We consider Islamic finance to have great potential to advance further in Europe. Over the years, Europe has carried out profitable Islamic finance operations in its areas. Here we pick up three European countries that have adopted Islamic Finance in their finance industry.
Islamic Finance in France
The French authorities strongly support the development of Islamic finance in France. In 2007, the Paris EUROPLACE organization, a promoter of the city’s role as a financial center, established the Islamic Finance Commission. Since then, the regulator of French financial markets, the Autorité des marchés financiers (AMF), has issued Islamic investment funds and Sukuk listings. Moreover, the Paris stock exchange has developed a Sukuk segment and four tax regulations (relating to Murabaha, Sukuk, ijarah, and istisna’).
In June 2011, France authorities introduced the first Islamic deposit scheme operated via the Shariah-compliant window of traditional banks. Following this successful step, they introduced an Islamic home financing product, a 10-year Murabaha contract. The individuals have welcomed it as there is strong demand. Because home financing has been a critical need of French retail clients.
Currently, France market possesses six Islamic funds with total assets under management of USD 147.2 million.
All the time, France has set up good trade flows with its neighbors with large Muslim populations. Certainly, a substantial proportion of French comes from North Africa, and this has been increasing domestic demand for Islamic finance.
Islamic Finance in Germany
Germany has the largest economy and largest Muslim population (4.1 million people, against 2.9 million in the UK) in Europe. It was the first Western country to tap the Islamic capital market when Saxony-Anhalt state issued its first Islamic bond (Sukuk) in 2004. In 2009, Germany’s Federal Financial Supervisory Authority (BaFin) started to conduct Islamic banking operations.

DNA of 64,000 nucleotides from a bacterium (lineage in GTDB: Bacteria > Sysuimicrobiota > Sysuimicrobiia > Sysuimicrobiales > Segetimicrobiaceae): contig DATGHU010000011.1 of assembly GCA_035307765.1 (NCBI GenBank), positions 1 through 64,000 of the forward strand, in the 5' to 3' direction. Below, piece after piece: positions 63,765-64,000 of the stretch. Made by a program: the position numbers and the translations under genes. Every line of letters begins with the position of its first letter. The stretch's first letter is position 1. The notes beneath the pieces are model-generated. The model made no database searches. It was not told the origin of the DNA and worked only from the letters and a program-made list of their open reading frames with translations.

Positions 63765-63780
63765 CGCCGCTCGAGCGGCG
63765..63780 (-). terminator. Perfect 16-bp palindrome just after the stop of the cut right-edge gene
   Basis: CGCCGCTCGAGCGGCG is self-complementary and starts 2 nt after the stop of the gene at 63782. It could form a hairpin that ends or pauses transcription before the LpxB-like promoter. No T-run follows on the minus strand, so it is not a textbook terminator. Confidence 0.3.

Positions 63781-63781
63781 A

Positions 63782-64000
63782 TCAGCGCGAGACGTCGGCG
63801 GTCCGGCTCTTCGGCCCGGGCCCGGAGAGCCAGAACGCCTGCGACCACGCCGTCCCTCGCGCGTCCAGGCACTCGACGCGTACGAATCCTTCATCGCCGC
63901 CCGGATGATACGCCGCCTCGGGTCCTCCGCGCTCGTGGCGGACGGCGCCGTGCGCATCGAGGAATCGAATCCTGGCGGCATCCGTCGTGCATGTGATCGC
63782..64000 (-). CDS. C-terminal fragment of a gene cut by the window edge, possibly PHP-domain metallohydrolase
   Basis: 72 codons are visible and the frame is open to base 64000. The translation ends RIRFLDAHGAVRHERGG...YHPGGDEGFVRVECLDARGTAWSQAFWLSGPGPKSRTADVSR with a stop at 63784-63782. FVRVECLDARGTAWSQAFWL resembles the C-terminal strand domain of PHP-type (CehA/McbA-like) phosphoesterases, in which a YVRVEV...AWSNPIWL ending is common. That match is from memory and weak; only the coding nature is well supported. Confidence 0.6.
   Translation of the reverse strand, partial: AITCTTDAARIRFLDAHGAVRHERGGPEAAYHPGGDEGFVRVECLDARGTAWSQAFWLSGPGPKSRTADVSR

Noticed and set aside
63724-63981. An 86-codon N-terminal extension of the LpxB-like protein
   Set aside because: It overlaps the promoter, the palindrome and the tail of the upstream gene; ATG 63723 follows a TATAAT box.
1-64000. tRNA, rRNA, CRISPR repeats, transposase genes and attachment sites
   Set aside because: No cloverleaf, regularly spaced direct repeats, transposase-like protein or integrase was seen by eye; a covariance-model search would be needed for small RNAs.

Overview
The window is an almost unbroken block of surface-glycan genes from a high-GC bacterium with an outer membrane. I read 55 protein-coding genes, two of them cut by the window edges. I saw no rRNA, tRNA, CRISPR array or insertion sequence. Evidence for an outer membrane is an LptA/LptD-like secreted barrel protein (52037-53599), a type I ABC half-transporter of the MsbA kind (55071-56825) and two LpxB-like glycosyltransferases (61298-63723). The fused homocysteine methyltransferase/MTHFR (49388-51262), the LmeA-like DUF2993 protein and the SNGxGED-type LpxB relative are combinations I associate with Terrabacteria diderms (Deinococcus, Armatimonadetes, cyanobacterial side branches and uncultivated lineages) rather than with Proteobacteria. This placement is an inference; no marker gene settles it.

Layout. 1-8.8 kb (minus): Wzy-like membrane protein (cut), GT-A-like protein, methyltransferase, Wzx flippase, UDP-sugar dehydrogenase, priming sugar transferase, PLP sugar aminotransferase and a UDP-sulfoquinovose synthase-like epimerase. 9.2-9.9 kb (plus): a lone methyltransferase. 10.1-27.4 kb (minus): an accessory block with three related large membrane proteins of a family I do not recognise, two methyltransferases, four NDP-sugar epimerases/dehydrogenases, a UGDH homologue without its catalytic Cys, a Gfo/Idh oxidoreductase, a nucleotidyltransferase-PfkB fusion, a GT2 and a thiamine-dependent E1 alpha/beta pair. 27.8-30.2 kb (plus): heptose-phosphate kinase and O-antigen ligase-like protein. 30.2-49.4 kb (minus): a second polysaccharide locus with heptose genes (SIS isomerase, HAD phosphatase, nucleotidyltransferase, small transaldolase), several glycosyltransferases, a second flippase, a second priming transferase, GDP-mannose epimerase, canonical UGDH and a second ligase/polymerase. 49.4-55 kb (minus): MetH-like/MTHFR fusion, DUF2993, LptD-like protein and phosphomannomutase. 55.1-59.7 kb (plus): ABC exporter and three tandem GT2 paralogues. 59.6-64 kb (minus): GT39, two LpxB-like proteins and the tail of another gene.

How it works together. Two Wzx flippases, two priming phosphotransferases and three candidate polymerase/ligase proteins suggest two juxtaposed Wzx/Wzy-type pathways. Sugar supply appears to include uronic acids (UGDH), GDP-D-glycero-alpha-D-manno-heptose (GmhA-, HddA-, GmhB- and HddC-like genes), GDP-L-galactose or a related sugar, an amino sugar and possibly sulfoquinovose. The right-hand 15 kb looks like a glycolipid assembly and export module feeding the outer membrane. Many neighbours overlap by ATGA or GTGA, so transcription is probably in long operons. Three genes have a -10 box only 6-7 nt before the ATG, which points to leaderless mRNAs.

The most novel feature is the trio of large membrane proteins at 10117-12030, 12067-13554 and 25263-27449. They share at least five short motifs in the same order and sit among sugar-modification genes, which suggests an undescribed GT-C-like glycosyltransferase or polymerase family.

The German Financial market has also accepted the offering of a new Shari’ah-compliant investment product benchmarked to the WestLB Islamic Deutschland Index. This consisted of shares in ten German firms whose business activities were built according to Shari’ah. Financial institutions in Germany also actively engage in the Islamic finance industry via their subsidiaries in Dubai, London, and Kuala Lumpur. These institutions could have a dominant role in attracting Islamic funds to Germany via their well-established networks and expertise.
Islamic Finance in Italy
Italian authorities also have taken several initiatives to improve the situations related to Islamic finance. For instance, the Banca d’Italia has hosted several conferences on Islamic Finance. ABI, the Italian Banking Association, is managing a working group related to the issuance of a corporate or sovereign Sukuk.
Market forecasts show that Islamic retail banking deposits among Italy’s Muslim population could reach USD 5.8 billion. And they generate revenues of USD 218.6 million by 2015. These figures may increase to USD 33.4 billion and USD 1.2 billion accordingly by 2050. Simultaneously, local banks have made serious efforts to set up a working group to introduce Shari’ah-compliant home finance products.
Furthermore, in the wholesale banking area, some Italian institutions operate actively in the Islamic capital market. Mostly they are active in terms of trade finance, and murabaha via foreign offices or wholly-owned foreign subsidiaries.
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